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traditions, which they had from their forefathers; and so kept them from degenerating so much as otherwise they would have done. In fact, the philosophers had the foundation of most of their truths, from the ancients, or from the Phænicians, or what they picked up here and there of the relics of revelation.

How came all the Heathen nations to agree in the custom of sacrificing? The light of nature did not teach it them; without doubt, they had it from tradition ; and, therefore, it need not seem strange, that what of natural religion they had arnongst them, came the same way. I am persuaded, that mankind would have been like a herd of beasts, with respect to their knowledge in all important truths, if there never had been any such thing as revelation in the world; and that they never would have risen out of their brutality. We see, that those who live at the greatest distance from revelation, are far the most brutish. The Heathens in America, and in some of the utmost parts of Asia and Africa, are far more barbarous than those who formerly lived in Rome, Greece, Egypt, Syria, and Chaldea. Their traditions are more worn out, and they are more distant from places enlightened with revelation. The Chinese, descended probably from the subjects of Noah, that holy man, have held more by tradition from him, than other nations, and so have been a more civilized people. The increase of learning and philosophy in the Christian world, is owing to revelation. The doctrines of revealed religion, are the foundation of all useful and excellent knowledge. The word of God leads barbarous nations into the way of using their understandings. It brings their minds into a way of reflecting and abstracted reasoning; and delivers from uncertainty in the first principles, such as, the being of God, the dependence of all things upon him, being subject to bis influence and providence, and being ordered by his wisdom. Such principles as these, are the basis of all true philosophy, as appears more and more, as philosophy improves. Revelation delivers mankind from that distraction and confusion, which discourages all attempts to improve in knowledge. Revelation actually gives men a most rational account of religion and morality, and the highest philosophy, and all the greatest things that belong to learning, concerning God, the world, human nature, spirits, providence, time, and eternity. Revelation not only gives us the foundation and first principles of all learning, but it gives us the end, the only end, that would be sufficient to move man to the pursuit.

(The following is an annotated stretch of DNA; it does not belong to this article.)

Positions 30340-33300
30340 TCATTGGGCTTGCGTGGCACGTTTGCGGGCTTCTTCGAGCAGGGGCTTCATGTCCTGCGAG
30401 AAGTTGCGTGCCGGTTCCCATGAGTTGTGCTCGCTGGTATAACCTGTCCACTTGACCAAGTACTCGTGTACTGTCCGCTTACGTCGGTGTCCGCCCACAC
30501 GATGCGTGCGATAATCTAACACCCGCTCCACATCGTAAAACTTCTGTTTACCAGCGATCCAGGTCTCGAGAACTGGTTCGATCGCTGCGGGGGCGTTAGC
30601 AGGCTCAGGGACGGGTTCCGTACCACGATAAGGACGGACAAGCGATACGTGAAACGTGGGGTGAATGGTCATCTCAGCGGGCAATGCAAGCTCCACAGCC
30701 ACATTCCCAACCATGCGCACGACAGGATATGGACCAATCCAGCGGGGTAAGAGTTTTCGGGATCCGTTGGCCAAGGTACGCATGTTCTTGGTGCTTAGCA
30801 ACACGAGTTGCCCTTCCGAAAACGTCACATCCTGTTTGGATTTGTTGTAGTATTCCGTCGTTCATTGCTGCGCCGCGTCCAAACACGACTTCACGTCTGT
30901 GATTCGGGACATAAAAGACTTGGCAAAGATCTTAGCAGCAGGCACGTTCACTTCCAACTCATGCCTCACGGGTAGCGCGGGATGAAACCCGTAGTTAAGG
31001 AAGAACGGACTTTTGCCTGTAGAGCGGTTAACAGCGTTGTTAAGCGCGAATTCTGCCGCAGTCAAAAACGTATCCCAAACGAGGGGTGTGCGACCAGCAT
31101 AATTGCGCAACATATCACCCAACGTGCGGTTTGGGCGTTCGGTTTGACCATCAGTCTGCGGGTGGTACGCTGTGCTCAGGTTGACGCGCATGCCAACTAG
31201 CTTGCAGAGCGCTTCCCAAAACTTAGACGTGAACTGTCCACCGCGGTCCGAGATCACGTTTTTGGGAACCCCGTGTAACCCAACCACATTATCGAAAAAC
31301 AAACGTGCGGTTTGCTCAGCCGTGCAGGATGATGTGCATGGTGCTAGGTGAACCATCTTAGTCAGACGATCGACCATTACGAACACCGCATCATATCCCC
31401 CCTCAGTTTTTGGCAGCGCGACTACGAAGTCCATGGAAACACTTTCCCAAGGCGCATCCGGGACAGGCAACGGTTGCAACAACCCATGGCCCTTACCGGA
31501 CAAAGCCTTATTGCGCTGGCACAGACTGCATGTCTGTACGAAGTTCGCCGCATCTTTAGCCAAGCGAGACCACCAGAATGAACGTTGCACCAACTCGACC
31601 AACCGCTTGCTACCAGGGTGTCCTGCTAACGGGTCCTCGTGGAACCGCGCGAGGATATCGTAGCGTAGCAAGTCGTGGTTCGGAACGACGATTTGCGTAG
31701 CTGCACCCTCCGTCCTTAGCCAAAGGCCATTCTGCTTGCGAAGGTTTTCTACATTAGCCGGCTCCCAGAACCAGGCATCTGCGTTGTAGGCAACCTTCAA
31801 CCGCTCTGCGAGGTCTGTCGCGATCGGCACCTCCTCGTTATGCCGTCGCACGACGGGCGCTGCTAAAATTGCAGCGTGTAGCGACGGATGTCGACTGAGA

Revelation redeems nations from a vicious, sinful, and brutish way of living, which will effectually keep out learning. It is, therefore, unreasonable to suppose, that philosophy might supply the defect of revelation. Knowledge is easy to us that